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The Ending Of Squid Game Season 1 Explained

Warning: spoilers for "Squid Game" below.

"Squid Game" is the new South Korean thriller that's been tearing up Netflix since it premiered on Sept. 17, 2021. Over its nine-episode first season, "Squid Game" offers up a uniquely violent premise that is equal parts "The Hunger Games," "The Purge," and the 2014 Japanese thriller "As the Gods Will." However, the first season of "Squid Game" isn't just a nearly 10-hour shock-fest. It also has something to say about the world we live in.

Lee Jung-jae starts as Seong Gi-hun, a man who is down on his luck in nearly every way. Then one day, a mysterious stranger offers him an opportunity — the chance to compete against 455 other desperate people for a life-changing amount of money. Unfortunately, it turns out the competition in question is a series of sadistic children's games in which contestants are forced to cheat to the death. As Gi-hun fights to survive, he discovers more about both the contest itself, and what he may be capable of as a person.

At the end of the first season, Gi-hun does win the contest, but it's about as hollow as a victory can get. Here's what the end of "Squid Game" Season 1 is all about.

Gi-hun and San-woo represent two sides of the same coin

The competition comes down to two contestants: Gi-hun, and his childhood best friend Cho Sang-woo (Park Hae-soo). The final competition starts off with a coin flip, which is a symbolic representation of who these men are.

Gi-hun is the guy who tried to do everything right in life. He worked hard, played by the rules, believed in the system, and still ended up nearly destitute. San-woo, on the other hand, is the guy who took shortcuts to get ahead. Before the games, he was a wanted criminal who embezzled from his clients. Just like the coin flip that starts the game, all their choices were illusory, because both men wound up in the same place. They're just two sides of the same coin.

As the game plays out, Gi-hun defeats San-woo, but he also comes to see how rigged the game really is. He refuses to kill his former pal, and by offering mercy, he rebels against the game. But this is a futile gesture, because San-woo takes his own life in order to hand the win to Gi-hun.

Gi-hun "wins," but by this point he's already lost everything that matters. The show picks up one year after Gi-hun's "victory." His life isn't much different. Yes, he has the money. But while he was away competing, his mother died, and his ex-wife took his daughter to Los Angeles. And as a result of everything that has happened, Gi-hun has all but given up on life.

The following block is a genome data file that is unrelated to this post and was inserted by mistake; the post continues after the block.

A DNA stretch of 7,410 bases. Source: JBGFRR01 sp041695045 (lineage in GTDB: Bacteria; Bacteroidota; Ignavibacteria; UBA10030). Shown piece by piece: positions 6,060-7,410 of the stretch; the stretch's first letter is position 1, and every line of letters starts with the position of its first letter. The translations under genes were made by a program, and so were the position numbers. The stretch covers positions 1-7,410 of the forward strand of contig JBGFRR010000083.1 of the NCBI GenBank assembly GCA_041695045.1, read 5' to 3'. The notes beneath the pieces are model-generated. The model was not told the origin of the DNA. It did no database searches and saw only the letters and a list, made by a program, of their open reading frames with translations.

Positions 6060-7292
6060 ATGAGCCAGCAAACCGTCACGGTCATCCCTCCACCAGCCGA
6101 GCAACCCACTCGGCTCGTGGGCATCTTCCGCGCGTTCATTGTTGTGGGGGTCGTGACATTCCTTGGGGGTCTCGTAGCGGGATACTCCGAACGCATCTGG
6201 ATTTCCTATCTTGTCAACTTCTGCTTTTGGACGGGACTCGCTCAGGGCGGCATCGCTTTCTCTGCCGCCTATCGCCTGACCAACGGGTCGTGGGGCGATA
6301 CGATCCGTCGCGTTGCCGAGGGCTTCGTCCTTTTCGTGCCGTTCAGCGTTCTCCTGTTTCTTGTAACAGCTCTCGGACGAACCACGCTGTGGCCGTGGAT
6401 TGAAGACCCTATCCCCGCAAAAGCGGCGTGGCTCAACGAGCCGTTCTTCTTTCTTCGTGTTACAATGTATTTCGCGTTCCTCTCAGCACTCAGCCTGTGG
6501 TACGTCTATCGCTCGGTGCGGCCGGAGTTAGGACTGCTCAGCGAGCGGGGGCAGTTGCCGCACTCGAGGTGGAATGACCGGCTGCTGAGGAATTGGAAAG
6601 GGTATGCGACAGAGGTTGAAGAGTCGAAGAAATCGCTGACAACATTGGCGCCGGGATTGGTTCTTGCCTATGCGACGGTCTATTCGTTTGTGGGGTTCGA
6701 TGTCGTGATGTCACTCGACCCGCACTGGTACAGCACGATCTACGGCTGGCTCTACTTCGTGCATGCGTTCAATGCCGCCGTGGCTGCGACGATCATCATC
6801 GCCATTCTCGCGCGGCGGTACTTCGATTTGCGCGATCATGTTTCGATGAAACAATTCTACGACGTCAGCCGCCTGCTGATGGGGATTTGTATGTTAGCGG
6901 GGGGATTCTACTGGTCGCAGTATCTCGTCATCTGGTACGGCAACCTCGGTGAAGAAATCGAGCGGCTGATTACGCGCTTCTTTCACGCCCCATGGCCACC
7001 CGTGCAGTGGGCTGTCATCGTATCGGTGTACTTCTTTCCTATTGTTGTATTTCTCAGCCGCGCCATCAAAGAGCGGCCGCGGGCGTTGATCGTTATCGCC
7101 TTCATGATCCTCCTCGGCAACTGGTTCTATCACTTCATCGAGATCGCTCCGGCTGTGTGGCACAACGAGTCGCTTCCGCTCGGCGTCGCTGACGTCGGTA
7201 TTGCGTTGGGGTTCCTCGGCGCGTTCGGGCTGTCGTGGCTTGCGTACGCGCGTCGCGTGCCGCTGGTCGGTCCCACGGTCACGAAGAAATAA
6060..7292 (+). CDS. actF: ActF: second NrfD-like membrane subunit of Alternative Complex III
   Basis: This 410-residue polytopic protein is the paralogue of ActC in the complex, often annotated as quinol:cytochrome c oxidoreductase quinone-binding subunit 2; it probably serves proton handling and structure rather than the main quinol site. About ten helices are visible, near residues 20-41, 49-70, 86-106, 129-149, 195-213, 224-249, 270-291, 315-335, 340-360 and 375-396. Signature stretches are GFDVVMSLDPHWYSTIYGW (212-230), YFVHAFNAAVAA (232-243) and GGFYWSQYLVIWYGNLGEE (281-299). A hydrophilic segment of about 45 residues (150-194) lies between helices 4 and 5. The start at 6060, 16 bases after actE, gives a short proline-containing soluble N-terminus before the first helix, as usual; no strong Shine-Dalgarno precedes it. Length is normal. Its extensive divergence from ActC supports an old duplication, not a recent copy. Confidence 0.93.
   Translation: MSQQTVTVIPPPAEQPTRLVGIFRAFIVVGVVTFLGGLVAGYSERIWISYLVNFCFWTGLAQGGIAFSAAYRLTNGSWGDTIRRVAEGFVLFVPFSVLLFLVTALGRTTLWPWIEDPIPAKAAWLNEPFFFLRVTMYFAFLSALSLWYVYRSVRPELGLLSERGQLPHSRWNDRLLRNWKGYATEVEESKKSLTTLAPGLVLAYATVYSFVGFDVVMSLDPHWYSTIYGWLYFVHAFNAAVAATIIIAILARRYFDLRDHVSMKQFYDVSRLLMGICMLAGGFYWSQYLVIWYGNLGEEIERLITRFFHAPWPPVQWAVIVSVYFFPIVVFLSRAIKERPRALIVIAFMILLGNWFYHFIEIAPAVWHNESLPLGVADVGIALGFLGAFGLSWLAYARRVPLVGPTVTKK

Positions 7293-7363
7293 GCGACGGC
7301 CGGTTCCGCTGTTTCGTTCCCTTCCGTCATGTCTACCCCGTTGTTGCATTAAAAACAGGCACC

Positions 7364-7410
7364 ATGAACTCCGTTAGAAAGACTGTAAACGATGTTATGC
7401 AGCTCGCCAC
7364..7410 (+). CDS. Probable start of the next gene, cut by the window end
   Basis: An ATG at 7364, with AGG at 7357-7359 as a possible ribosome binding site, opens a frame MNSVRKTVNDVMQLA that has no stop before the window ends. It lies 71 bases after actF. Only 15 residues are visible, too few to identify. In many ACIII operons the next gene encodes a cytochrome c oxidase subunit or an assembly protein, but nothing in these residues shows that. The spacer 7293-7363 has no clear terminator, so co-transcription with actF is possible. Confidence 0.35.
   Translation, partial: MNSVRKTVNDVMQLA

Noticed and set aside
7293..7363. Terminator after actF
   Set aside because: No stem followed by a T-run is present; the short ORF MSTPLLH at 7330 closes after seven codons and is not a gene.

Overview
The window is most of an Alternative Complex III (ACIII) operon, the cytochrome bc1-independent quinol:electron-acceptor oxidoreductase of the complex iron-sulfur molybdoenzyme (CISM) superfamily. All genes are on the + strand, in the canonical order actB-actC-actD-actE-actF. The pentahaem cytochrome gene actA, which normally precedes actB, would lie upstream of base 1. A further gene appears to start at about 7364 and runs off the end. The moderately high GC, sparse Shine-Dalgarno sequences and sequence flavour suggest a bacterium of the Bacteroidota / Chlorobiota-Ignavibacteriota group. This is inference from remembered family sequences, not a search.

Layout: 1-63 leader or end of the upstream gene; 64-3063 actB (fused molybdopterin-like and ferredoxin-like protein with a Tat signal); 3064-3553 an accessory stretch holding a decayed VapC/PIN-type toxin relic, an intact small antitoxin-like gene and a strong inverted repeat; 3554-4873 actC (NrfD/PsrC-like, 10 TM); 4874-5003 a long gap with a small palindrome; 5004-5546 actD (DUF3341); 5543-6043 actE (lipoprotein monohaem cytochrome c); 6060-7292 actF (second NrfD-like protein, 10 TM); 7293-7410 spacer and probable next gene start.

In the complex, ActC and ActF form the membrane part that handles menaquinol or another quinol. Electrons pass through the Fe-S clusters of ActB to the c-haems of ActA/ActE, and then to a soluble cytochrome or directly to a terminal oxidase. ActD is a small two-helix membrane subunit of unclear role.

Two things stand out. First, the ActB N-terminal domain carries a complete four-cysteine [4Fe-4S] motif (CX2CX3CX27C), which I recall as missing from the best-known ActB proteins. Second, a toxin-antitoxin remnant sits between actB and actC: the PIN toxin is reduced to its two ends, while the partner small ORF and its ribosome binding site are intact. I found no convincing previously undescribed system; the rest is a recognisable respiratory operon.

The Season 1 finale asks the big question: are people inherently selfish?

To make matters worse, there's still one more gut punch for Gi-hun to endure. After the time jump, Gi-hun gets an invitation from Contestant 001 (Oh Young-soo), whom he befriended during the contest. Not only is 001 still alive, he also reveals himself to be the mastermind of the games. After being diagnosed with a terminal illness, 001 created the deadly games for his own amusement and that of his friends.

Gi-hun is enraged to learn that the rich and powerful treated him and 454 other people like playthings. He's even more outraged when 001 tells him that he believes people are fundamentally selfish. 001 and Gi-hun notice a dying homeless man out the window of their hospital, and to prove his point, 001 bets Gi-hun that nobody will help. When people do help, Gi-hun undergoes a transformation. Having witnessed the kindness of strangers firsthand, Gi-hun knows what he has to do: stop the games from continuing. 001 has already been proven wrong. All that's left to do is undo the terrible contest he's created.

Going red is more than just a hair color choice

The colors red and green are important throughout the series. The first game in the contest is the Korean version of "Red Light, Green Light." Everyone organizing the contest wears red, while everyone competing wears green. Red and green symbolize power and powerlessness, respectively.

After the time jump, when Gi-hun learns that the people running the contest are just bored rich folks who created it for their own amusement, he undergoes a literal transformation by dying his hair red. Gi-hun has moved over to the ranks of the powerful. And unlike the contest organizers, he uses his new wealth for good, by helping the family members of several other contestants.

However, Gi-hun can only do so much. To his horror, he learns that the games are still happening. Season 1 ends with a red-haired Gi-hun making a threatening phone call to the contest organizers, vowing to bring them all down.

Is he an avenging symbol of the underclass? Yes, but not everything is quite so inspiring. When Gi-hun heads off to continue his work, he also walks away from a flight to L.A. that would have taken him to see his daughter. Heading into Season 2, Gi-hun might become an avenger of the powerless ... but he also might lose whatever shreds of humanity he has left.